These days, it's all about going green. No one knows this better than Kathleen Plate, founder of Smart Glass Jewelry, a line of eco-friendly jewelry and home decor made from recycled glass. Each one-of-a-kind piece, handcrafted in Plate's studio, is shaped from recycled soda, beer and wine bottles.
Plate didn't always know that she wanted to go into jewelry making. While pinching pennies during her graduate years pursuing a Ph.D. in literature, she found herself in a bind for a birthday gift. Having grown up with a crafty mom who had taught her to solder glass, Plate fell back on her skills and made her first pair of stained glass earrings. "Everyone at the party loved them and wanted me to make them for them," Plate said. "Next thing I knew, I was in business." A few local festivals, craft shows and small boutiques - and a lot of raves - later, Smart Glass Jewelry was born.
Her big break, however, came when Aveda, impressed with a necklace made from one of its bottles, commissioned her for a huge order. In 2006, she really hit the big time when Coca-Cola asked her to do a line featuring recycled Coke bottles. She now boasts nationwide demand.
It is clear the designer has discovered beauty in surprising places. Delicate, simple and original, her collections offer something for everyone - and for every occasion. From cuff links and earrings to necklaces and pendants, her art features a signature organic look. Plate admits the path was a big leap for her. "I had no idea that was the road I was going to go down. I didn't know that making jewelry out of recycled beer bottles could ever be a proper job," Plate said. "It never crossed my mind. I thought I had to be a professor or something like that."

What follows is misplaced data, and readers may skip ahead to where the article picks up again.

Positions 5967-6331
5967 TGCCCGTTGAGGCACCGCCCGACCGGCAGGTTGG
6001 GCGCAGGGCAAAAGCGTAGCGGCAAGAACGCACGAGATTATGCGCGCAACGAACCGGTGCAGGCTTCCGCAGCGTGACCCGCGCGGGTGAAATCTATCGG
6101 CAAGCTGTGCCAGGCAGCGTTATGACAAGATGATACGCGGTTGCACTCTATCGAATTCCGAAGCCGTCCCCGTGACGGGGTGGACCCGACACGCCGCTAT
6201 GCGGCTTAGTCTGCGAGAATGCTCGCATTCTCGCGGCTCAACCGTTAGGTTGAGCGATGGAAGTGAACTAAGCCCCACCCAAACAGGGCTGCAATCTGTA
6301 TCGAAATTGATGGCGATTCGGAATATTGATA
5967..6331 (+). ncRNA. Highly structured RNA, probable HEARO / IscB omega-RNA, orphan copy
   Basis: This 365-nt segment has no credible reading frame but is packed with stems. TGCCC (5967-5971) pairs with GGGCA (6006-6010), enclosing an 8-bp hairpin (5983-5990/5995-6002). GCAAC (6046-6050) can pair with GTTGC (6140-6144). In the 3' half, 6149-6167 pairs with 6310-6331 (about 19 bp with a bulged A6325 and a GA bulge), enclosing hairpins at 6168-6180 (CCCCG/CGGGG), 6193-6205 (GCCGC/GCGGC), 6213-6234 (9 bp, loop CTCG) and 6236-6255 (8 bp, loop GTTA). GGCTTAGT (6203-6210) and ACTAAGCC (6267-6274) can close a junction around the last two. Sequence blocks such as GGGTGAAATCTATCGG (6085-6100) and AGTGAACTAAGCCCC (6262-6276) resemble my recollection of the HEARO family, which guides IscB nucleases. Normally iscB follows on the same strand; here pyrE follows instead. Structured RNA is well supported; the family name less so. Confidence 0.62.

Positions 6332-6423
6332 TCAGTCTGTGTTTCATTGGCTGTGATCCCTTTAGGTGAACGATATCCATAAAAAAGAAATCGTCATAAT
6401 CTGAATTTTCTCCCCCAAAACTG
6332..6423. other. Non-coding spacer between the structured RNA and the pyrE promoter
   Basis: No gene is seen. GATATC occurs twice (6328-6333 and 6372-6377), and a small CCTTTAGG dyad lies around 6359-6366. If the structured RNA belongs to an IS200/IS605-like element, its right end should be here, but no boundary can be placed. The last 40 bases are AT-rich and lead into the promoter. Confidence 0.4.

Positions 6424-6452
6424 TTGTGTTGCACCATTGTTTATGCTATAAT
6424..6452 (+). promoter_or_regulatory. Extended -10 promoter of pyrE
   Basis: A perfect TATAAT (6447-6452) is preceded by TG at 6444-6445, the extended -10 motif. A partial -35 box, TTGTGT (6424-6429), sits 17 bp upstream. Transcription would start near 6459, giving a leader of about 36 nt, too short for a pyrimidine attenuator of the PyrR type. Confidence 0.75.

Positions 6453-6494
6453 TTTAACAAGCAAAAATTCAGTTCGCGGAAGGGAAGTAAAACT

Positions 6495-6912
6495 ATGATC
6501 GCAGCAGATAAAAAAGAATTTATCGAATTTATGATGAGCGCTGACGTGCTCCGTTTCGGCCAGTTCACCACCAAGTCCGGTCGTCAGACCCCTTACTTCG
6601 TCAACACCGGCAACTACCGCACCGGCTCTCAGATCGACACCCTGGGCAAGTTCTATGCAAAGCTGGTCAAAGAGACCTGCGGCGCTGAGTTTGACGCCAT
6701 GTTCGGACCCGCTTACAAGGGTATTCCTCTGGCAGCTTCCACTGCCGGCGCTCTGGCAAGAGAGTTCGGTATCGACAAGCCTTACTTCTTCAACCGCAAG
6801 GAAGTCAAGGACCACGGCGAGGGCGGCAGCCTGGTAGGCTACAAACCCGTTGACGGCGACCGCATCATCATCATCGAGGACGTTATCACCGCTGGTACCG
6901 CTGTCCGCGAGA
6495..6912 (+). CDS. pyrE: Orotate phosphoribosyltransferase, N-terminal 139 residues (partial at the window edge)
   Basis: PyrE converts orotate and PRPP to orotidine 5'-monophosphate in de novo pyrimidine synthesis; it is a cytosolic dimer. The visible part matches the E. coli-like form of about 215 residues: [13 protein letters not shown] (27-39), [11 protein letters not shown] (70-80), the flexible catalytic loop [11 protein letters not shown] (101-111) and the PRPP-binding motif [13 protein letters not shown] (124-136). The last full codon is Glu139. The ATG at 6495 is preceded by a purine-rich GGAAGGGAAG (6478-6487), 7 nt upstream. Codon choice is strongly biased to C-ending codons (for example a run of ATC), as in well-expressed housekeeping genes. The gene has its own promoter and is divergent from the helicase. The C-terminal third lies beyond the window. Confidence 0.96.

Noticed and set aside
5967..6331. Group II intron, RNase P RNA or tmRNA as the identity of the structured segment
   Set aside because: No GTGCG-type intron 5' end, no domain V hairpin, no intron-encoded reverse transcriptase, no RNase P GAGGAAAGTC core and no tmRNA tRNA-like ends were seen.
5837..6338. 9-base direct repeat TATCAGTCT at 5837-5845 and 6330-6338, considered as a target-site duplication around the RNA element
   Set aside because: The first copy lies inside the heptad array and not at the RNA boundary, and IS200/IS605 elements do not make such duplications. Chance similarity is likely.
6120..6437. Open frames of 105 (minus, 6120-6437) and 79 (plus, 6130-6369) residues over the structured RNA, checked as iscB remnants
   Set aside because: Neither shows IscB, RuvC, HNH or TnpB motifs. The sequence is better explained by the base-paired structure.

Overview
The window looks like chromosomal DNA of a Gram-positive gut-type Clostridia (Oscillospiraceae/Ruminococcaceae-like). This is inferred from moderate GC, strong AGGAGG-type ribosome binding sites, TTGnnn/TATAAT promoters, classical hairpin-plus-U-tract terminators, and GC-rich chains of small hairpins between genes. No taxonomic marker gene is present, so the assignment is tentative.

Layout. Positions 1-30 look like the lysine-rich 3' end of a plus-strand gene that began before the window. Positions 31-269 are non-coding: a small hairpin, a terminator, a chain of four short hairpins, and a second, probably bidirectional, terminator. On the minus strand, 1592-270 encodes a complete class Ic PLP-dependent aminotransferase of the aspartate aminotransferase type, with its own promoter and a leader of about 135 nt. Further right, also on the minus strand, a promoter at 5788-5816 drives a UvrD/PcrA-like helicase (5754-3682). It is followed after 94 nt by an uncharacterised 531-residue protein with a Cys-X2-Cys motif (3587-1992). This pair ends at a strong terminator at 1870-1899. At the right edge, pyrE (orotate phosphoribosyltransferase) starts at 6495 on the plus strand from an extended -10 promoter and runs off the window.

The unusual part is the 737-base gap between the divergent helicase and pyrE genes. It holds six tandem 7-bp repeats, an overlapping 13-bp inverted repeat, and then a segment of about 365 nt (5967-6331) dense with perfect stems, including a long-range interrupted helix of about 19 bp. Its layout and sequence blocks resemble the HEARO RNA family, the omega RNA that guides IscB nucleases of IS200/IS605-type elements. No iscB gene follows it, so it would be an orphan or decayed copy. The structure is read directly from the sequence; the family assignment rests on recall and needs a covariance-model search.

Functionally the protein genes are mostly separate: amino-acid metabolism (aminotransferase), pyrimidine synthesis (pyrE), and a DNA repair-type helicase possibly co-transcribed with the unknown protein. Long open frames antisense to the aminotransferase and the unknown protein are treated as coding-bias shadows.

Going into a green business, however, was less a jump. "It's funny. People always ask me when I became an environmentalist," Plate said. "I was an environmentalist before I even knew what that word meant." She grew up in an environmentally friendly home - complete with solar panels, an organic garden and composting. "I just thought that was how everybody did it," Plate said. "I thought everybody washed out their Ziplock baggies and reused them."
Plate looks at her work as 50-percent great design and 50-percent being green. "You really need to be backed by good design. First and foremost, it has to be beautiful and desirable and a little bit amazing," Plate said. "Then the fact it's green is the bonus. (It's) the cherry on top." Just like Plate's designs, her message is also simple: Be conscious of what you're doing and always make the better choice. Quickly becoming a recognized name in the industry, Plate is always excited to see people on the streets in her designs.
While traveling in Seattle, she passed by a woman wearing a pair of her earrings. Plate approached her and told her she was the earrings' creator. The woman was thrilled - and Plate was inspired. "I love to see people out in the world wearing something that passed through my hands," she said.
The next evolution, a line of home decor she started in 2009, has allowed her to branch off into dangling chandeliers, cocktail dresses, wall hangings and curtains - and to do pieces for restaurants and hotels.
Plate's fame has even reached the necks of Jennifer Anniston, Katherine Heigl, Amy Smart and Christina Applegate - all who have been spotted wearing her necklaces.
Although it has been hard for her to be an entrepreneur, she reports that her journey has been an amazing experience.
"I've learned a lot. More than I ever would getting a Ph.D.," Plate said. "First and foremost, it's been fun."
So what's next for the designer? She is looking toward 2011: some great new bottles with new colors, a patent pending on making her circles, chandeliers for a Californian restaurant, an installation in Nashville and more.